Dark atmosphere and destructive energy is what Germany’s Bait have to offer on their second full length Sunburst. Officially tagged as blackened hardcore it wouldn’t surprise anyone that it’s a bruising listen, much like its predecessor was. However for this outing the tough as nails hardcore that ruled the bands debut Cursed Among Saints takes a backseat to the methodically slower and subsequently darker side sparingly explored previously. At first it’s unexpectedly compelling but repeat spins prove it to be slightly overused.
Hardcore, particularly of late, has not been very high on my radar. It has been somewhat of a love hate relationship, mostly due to the prevalent tough guyisms or bro downs than actual quality music. Sure, toughness is obviously an endearment of the genre but then again this is another branch of metal so that’s kind of a given and not an excuse to bow up and fight about anything and everything. There are however, a select few that are consistent in being able to successfully reflect the angst, energy, and attitude that was responsible for the genre in the first place and do it in a way that keeps the listener engaged and wanting more. This is precisely where Bait fell on their debut and do, to a point, here.
Not content to simply linger in hardcore Bait effectively bring in black metal stylings on “In the Absence Of Light” with heavy tremolo picked verses but also in the blast beats of “Inner War”. The band’s breakneck approach parallels Cursed at their busiest and as far as crusty energy goes, Nails would be a close comparison. But the latter of the two tracks also features the first glimpse into the band’s ability to slow things down and methodically create an apocalyptic feel. One of utter devastation and not knowing what the future holds yet strangely bright enough to offer a flickering ray of hope. This is where Bait rise above their previous effort and show a higher level of songwriting. The title track follows suit but that familiar hardcore groove worms it’s way in around the chorus structure. Even though familiar it’s done very subtle and doesn’t fall into any of the aforementioned pitfalls that plague hardcore.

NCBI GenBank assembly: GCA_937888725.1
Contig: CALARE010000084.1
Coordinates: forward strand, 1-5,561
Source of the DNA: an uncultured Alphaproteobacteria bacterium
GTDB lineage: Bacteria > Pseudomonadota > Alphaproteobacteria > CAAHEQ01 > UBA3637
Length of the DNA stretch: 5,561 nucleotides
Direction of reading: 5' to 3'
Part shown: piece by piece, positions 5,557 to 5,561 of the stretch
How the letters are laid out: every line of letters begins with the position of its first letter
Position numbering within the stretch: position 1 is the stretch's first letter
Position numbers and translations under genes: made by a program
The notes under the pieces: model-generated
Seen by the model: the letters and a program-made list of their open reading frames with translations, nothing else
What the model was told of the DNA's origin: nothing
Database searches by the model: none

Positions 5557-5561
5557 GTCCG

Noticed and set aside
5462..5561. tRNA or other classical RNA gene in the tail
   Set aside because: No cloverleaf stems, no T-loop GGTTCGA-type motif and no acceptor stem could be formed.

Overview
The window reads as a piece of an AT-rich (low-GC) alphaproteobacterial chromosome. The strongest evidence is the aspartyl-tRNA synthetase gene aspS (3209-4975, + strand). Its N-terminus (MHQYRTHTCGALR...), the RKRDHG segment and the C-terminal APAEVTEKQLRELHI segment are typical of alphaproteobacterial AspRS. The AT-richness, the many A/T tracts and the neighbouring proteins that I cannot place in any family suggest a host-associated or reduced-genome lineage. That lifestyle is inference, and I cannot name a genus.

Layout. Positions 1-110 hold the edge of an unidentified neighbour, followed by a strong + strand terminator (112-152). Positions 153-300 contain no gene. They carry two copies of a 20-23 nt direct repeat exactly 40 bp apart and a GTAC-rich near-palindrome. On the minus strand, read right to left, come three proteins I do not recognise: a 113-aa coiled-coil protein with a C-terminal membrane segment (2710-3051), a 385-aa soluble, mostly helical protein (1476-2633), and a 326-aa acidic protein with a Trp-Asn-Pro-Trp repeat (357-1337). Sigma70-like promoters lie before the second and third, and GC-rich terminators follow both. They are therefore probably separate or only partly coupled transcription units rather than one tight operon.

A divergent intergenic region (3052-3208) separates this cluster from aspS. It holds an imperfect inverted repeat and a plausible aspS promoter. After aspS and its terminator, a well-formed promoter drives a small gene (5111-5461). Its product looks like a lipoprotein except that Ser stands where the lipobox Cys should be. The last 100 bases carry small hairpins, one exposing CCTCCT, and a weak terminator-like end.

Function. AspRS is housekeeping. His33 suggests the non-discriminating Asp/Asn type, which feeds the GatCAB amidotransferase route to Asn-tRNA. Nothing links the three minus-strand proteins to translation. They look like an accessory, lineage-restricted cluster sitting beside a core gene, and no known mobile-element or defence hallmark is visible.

The only weakness of the album lies in the amount of time spent on slower tempos and ominous atmospheres. After a couple spins it gets repetitive and doesn’t offer much variety. “Leviathan II” ends up sounding dangerously close to the last half of the title track and subsequently similar to portions of the rest. Taken by itself it’s an emotional journey that depending on the listeners point of view could sway the feel in most any direction. Which would be a huge plus, but after hearing these same sounds over and over it unfortunately falls flat. As much as the band have triumphed over their debut in conjuring up a foreboding atmosphere they’ve overused it on this effort. A small complaint for sure, particularly when the remainder of the album is a marked improvement over their last, but when the runtime flies by in a brief 26 minutes this kind of detail can fester very quickly.
On Sunburst, Bait shed a few ounces of hardcore and replace it with a few pounds of speed and venom. And even though the slower moments are overdone this still is one of those select few hardcore based albums that actually delivers on the promise of elevating hardcore into the next generation. It’s short enough to knock down a few listens quickly and once it clicks you’ll be glad you put in the effort.